How did you decide to turn it into a commercial game, and how did you deal with the actual production?
I think I always had in mind selling it – I don’t really remember now. The production was pretty primitive. I had a little hobby printing press in my garage so I set lead type for the labels on the diskettes and cassettes and hand printed them on labels. I pasted up the rule book using a hand waxer and cut out bits of paper that I had typed on a Selectric typewriter and took the paste-ups to a local offset printing company who made 100 or 200 of them at a time. Then I hand collated the pages of the book and bound them with a spiral binding device, all on my coffee table, put them in zip-lok baggies, and then copied the disks and tapes myself one-by-one. I drove them around to local computer stores and gave the stores a free copy to try out. Later on I hired my mother-in-law to assemble the books and package them for me. I was glad to unload all that on Quality Software!
What kind of feedback did you get, and how did you get it?
Every once in a while I would get a postcard or letter care of my publisher. But I probably only got a dozen or so. I didn’t get much feedback really. There were some reviews in Creative Computing and such. I even got a review in a Christmas issue of Playboy magazine.
There was a product called the Galfo Integer BASIC compiler which took an Integer BASIC program and tokenized it (turned it into numeric representations of the various BASIC commands) and then ran it with a runtime assembler program that interpreted the tokenized program. It was very similar in concept the the way PASCAL was implemented later on. Anyway, it sped up execution speed dramatically because the interpreter didn’t need to do a lot of string lookups and such to convert «PRINT» into a branch to the right location to execute and didn’t have to look for variables since their addresses were already stored in the program.
So I compiled BAM and got it working on the Apple. Then we reverse engineer the Galfo runtime interpreter and rewrote it in Z80. Then we could move it to the Atari and IBM PC with minor changes. The compiled/tokenized BAM could be simply copied to the new machines and it ran.
What kind of influence do you think BAM had on the evolution of crpgs?
I’m not sure. I didn’t sell that many copies, and Rogue came out two years later and was much more widespread, so it had a bigger influence. A lot of people send me emails these days and say they remember playing BAM when they were a kid, so I guess the game touched a lot of lives. But I don’t think it had much influence on the industry.
I don’t know. Probably not – but who knows. I have never talked to any of them. But there aren’t too many ways to implement a D&D simulation I guess.
I was aware of Plato but didn’t use it myself. I wasn’t much into higher-level languages (other than BASIC) – I liked programming in assembler since I could do things in that that weren’t possible in Fortran, PL/I, APL, LISP, SNOBOL, RPG, etc.
Can you remember what kind of sales numbers you had (before and after handing the game over to Quality Software)?
I think I had sold about 500 copies prior to going to QS. I don’t know how many they sold – probably in the low thousands. My books (Beneath Apple DOS, Beneath Apple ProDOS and Bag of Tricks) outsold the game by a long shot. The income from them is now a big part of my retirement investments.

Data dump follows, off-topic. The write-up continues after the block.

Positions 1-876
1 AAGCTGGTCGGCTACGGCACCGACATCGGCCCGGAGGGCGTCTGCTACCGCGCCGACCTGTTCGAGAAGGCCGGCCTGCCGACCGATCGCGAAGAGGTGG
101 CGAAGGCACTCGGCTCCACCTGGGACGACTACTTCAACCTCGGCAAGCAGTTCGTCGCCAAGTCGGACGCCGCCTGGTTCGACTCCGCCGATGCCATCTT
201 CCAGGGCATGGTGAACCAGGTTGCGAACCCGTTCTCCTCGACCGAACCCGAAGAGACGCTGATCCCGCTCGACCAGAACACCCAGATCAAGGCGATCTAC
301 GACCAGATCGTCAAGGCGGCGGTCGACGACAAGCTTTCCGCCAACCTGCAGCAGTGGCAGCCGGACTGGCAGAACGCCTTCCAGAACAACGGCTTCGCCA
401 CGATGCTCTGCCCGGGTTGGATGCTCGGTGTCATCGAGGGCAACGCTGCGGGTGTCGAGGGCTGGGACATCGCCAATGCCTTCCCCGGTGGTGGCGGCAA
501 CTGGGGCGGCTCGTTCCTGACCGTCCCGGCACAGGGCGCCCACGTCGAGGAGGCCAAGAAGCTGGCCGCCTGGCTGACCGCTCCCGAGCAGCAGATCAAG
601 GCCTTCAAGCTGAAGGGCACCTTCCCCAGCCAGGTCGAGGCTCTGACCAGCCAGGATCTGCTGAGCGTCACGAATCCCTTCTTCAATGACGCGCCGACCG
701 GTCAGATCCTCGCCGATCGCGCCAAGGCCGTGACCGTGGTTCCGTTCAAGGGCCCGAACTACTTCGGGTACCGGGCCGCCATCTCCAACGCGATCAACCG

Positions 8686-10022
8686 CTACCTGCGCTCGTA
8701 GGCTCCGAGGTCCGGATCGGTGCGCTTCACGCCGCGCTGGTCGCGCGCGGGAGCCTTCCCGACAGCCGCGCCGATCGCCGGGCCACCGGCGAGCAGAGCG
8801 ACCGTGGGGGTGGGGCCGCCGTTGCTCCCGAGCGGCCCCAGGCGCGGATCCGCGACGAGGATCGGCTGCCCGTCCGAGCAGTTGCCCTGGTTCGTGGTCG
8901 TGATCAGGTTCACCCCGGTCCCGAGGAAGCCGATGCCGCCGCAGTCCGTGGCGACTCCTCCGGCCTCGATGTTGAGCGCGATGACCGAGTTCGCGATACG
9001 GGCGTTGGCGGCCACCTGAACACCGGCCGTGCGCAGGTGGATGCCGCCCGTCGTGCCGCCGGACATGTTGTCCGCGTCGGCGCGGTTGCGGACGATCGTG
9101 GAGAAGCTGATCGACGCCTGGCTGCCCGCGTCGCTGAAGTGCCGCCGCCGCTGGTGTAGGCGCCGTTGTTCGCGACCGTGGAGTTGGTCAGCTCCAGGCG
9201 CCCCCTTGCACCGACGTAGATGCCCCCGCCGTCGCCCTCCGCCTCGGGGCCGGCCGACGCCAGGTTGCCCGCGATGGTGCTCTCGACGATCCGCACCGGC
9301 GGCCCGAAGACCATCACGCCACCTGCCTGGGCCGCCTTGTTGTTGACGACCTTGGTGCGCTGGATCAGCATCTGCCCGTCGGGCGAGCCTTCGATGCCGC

Did you ever consider becoming a full-time game developer?
A friend of mine who worked with me at UCLA left UCLA and went to work for Exidy up in Silicone Valley. He introduced me to the president who wanted to hire me as VP of Software Development but I was comfortable at UCLA. I really considered going for it – and I don’t know what would have happened if I had gone – but things works out well for me at UCLA in the end (much nicer pension!!) so I’m glad I didn’t jump ship. And making games wasn’t really what I loved the most. I liked doing all sorts of things in programming and I got more exposure to new and interesting things at UCLA. I was one of the earliest developers on the Internet afterall!
Did you have any idea about what the Internet would eventually become?
No idea at all. I thought it was kind of a waste of time at the time – kind of a government-funded experiment that would never work out. LOL It was a government research project funded by the Advanced Research Projects Administration (ARPA). I had a hard time understanding why you would want to use a network to connect all the mainframes together – we used coaxial cables to connect terminals to them and leased lines to exchange punched card images to submit batch jobs. Also, the original ARPAnet was VERY slow. When you were typing in Telnet it would take a second or two for each letter to echo back on your screen. And file transfers took forever. I wrote the first implementations of File Transfer Protocol and User & Server Telnet for UCLA. I remember having to rewrite them several times because I would get it almost done and then the RFC committee would come up with a new set of specifications and I would have to start all over again. I had no idea that I was doing anything significant. Now it’s something to be proud of! I wish I had known that at the time.
Stuff from FRON:
Spillhistorie.no is a Norwegian website mostly dedicated to indie-, niche- and retro games. If you liked this article, we have some more content in English.